Players of all ages need to have an internal dance
This content is presented in partnership with Frozen Ropes, Founder Tony Abbatine. Learn from the source that MLB, NCAA and thousands of youth level players hire to improve their performance; on and off the field.
Body awareness starts and ends with knowing your rhythm. Groove is optimal motion patterns and an internal "beat" that allows performers to excel.
Consistent performance of any kind is premised upon an internal rhythm of movement that can be repeated to allow for maximum performance and pleasure. It is an athletes' best friend to ensure consistency and control over all of the large muscles in performance. Rhythm is the inside clock that puts your body in the best position to get proper sequencing, mechanics and all of the physical stuff you don't have time to overthink about come game time.
We all walk with our own rhythm, and we all have our own breathing rhythm. Athletes have a regular, recurring motion that allows them to be consistent in practice and in games. So, refine and adjust your rhythm groove any time by following these easy steps . . .
Know the exact feeling and internal clock with which you perform best. Your first adjustment after taking a deep, exaggerated breath and a brief self-talk should be a rhythm re-check. Are your feet going too fast? Are you herky-jerky with your motion? Is a specific muscle impacting my groove? If so, feel the rhythm of the beat you know puts you back on the groove.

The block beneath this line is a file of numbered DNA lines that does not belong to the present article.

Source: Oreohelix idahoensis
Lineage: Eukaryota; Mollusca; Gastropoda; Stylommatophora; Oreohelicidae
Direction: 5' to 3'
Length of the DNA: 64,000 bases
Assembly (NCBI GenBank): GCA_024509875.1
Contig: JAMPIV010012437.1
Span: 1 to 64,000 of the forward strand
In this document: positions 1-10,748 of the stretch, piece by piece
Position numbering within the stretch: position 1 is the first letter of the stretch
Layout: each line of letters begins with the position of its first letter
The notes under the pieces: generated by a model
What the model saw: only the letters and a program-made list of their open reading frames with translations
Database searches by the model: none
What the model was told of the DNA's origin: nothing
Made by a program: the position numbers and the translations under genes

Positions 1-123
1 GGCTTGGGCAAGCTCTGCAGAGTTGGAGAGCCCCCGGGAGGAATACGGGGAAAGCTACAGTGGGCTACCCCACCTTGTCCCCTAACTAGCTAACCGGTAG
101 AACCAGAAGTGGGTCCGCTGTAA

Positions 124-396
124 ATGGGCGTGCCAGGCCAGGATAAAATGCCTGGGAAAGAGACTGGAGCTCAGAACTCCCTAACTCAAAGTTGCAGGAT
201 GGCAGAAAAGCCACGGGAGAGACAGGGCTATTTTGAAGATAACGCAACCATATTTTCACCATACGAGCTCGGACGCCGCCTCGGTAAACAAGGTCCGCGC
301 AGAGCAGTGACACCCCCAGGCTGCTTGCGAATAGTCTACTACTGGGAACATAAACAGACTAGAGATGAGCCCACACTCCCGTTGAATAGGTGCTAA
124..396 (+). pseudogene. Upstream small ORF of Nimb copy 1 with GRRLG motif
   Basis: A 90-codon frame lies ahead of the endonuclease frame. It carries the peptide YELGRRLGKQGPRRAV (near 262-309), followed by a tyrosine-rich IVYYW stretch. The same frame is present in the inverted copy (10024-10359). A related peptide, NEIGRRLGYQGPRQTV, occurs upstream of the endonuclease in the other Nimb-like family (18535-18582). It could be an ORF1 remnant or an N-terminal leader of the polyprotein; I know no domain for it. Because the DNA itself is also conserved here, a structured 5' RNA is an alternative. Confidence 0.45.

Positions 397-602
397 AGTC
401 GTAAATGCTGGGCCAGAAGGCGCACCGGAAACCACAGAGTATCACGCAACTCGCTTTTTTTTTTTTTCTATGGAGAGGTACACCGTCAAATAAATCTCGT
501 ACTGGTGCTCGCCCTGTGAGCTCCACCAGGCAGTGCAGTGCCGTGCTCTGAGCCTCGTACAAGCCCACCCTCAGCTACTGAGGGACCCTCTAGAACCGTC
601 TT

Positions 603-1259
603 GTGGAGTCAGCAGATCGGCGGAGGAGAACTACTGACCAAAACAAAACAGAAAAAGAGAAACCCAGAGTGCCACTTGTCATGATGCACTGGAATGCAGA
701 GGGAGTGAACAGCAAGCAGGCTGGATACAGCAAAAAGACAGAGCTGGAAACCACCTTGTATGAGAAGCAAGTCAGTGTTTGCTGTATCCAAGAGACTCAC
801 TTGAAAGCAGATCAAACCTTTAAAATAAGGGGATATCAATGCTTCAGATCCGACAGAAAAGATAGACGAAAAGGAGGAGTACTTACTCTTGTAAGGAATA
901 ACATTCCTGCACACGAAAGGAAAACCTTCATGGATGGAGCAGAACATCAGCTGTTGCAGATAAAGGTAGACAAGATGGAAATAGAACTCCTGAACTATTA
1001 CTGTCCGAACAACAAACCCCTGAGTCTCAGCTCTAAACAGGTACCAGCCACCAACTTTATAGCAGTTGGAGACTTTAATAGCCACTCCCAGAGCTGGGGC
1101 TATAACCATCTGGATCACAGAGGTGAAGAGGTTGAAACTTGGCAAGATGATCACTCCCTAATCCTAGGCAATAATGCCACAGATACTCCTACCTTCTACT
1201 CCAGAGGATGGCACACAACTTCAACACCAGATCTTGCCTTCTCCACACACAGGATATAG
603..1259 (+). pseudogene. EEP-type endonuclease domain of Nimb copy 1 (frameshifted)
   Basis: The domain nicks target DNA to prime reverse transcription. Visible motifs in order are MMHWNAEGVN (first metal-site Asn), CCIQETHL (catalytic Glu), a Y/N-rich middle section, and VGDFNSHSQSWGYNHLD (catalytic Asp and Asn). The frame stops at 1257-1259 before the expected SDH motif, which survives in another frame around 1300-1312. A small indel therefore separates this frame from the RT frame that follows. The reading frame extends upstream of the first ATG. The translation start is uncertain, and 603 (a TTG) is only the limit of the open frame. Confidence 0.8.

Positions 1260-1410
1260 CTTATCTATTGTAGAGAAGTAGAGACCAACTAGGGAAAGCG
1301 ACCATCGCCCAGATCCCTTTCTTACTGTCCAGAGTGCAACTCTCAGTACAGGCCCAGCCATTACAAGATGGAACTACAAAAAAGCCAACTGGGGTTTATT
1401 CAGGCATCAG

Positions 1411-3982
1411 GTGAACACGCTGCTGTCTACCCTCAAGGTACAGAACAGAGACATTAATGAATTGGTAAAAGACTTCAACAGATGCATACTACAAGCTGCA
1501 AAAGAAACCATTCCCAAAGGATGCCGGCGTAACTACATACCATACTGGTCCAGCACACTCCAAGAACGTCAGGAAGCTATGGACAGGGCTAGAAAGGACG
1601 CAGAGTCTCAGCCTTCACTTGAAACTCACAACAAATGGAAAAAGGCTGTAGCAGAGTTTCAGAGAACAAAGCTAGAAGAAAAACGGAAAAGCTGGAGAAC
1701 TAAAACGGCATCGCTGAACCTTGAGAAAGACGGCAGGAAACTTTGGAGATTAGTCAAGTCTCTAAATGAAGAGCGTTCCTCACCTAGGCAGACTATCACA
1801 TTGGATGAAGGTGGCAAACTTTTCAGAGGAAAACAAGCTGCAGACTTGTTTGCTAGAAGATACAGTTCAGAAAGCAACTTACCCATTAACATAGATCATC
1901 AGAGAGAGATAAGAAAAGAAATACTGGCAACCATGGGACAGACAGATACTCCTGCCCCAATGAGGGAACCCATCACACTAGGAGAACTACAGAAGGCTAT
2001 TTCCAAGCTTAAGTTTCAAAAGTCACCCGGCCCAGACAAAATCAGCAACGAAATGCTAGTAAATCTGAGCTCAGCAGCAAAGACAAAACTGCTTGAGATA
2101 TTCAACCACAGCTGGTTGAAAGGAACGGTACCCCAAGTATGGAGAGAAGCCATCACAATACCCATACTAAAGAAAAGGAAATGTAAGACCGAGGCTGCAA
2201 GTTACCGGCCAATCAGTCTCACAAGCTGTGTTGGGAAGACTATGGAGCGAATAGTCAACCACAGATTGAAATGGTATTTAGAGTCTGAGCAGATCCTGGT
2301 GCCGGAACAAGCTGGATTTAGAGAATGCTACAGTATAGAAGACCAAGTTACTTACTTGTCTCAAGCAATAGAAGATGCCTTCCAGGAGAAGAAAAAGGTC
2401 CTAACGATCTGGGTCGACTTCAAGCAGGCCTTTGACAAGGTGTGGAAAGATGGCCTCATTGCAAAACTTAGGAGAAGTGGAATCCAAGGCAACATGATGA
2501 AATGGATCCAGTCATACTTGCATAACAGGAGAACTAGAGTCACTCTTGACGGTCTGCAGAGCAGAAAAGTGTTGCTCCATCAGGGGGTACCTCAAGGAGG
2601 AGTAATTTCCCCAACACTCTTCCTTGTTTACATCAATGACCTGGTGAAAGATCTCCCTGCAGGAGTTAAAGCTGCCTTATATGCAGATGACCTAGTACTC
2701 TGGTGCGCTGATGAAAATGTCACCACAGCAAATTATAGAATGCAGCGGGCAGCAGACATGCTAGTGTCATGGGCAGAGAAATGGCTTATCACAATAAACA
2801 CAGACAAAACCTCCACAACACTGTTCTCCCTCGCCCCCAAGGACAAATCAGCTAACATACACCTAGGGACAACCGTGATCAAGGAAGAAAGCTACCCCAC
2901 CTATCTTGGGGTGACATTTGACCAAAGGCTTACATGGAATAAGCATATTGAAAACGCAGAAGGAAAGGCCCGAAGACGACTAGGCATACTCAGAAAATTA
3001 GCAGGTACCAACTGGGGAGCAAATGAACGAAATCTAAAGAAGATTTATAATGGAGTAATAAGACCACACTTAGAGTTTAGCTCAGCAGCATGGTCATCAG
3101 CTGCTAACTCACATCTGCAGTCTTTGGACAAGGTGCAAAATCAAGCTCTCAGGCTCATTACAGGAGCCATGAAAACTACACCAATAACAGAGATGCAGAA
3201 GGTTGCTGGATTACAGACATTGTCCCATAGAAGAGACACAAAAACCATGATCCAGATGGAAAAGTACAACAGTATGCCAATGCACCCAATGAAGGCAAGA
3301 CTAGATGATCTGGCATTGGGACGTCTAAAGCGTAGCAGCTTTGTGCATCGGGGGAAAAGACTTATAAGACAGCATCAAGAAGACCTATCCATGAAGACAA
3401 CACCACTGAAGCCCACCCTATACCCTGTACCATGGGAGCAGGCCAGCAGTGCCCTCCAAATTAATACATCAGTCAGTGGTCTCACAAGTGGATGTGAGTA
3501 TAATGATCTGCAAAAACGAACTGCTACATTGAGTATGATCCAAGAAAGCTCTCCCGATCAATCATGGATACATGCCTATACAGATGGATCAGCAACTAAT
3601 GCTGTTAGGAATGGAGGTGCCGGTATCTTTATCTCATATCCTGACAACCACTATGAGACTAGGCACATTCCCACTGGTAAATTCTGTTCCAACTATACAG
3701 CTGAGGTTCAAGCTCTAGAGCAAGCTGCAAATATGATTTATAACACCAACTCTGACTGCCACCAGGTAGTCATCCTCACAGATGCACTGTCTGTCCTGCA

If the center of your universe is off—either by being too slow, too fast or erractic—your body groove is gone.
Check in with your groove meter while walking or listening to music. Listen to your heartbeat in a lecture. Tap your feet to different patterns each day
Whether it is a moment where you hum, count or sing during your preparation, or bounce and dance to the rhythm of your activity, just check-in and look silly! While jogging, stretching or doing band work are all great times to practice grooving.
In the end, some have rhythm all the time and some lose it quickly. But knowing the feel and beat of your rhythm for a specific activity is the first step in being in rhythm groove come game time. The best of the best stay in their rhythm all day long.
Pre-action rhythm (PAR) shows up everywhere on the field. Timing efficiency is premised on a repeatable rhythmic movement that allows the body to know when to go or how to be on time. Visual rhythm allows the eyes to tell the body to get ready to swing and when to swing. The great teachers constantly use this word when discussing hitting and pitching. I'm convinced it is the foundation in which the end result—command of the strike zone or being on time while hitting—is decided.
Teaching cues to help athletes find their PAR include, "Slow to go; Listen to your controlled beat; Dance with the target; Little moves to set up big moves; Tap, sing or sway into action; Start the clock."
In short, pre-action rhythm sets up all of the "stuff" the crowd actually sees.